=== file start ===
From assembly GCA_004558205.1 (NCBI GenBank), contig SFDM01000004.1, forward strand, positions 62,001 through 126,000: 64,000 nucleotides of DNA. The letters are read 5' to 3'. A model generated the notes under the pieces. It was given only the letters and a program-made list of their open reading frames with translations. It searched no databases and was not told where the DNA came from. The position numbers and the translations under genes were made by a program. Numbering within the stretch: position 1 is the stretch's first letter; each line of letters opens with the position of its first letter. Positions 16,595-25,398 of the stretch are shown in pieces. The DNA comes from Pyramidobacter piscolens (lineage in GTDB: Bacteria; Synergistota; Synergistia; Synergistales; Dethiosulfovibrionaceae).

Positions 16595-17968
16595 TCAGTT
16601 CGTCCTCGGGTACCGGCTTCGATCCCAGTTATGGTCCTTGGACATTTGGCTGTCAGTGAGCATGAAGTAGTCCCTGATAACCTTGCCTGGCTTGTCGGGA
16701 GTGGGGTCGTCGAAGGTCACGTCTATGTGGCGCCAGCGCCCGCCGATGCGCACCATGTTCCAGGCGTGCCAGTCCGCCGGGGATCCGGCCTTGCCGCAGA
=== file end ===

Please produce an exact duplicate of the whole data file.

From assembly GCA_004558205.1 (NCBI GenBank), contig SFDM01000004.1, forward strand, positions 62,001 through 126,000: 64,000 nucleotides of DNA. The letters are read 5' to 3'. A model generated the notes under the pieces. It was given only the letters and a program-made list of their open reading frames with translations. It searched no databases and was not told where the DNA came from. The position numbers and the translations under genes were made by a program. Numbering within the stretch: position 1 is the stretch's first letter; each line of letters opens with the position of its first letter. Positions 16,595-25,398 of the stretch are shown in pieces. The DNA comes from Pyramidobacter piscolens (lineage in GTDB: Bacteria; Synergistota; Synergistia; Synergistales; Dethiosulfovibrionaceae).

Positions 16595-17968
16595 TCAGTT
16601 CGTCCTCGGGTACCGGCTTCGATCCCAGTTATGGTCCTTGGACATTTGGCTGTCAGTGAGCATGAAGTAGTCCCTGATAACCTTGCCTGGCTTGTCGGGA
16701 GTGGGGTCGTCGAAGGTCACGTCTATGTGGCGCCAGCGCCCGCCGATGCGCACCATGTTCCAGGCGTGCCAGTCCGCCGGGGATCCGGCCTTGCCGCAGA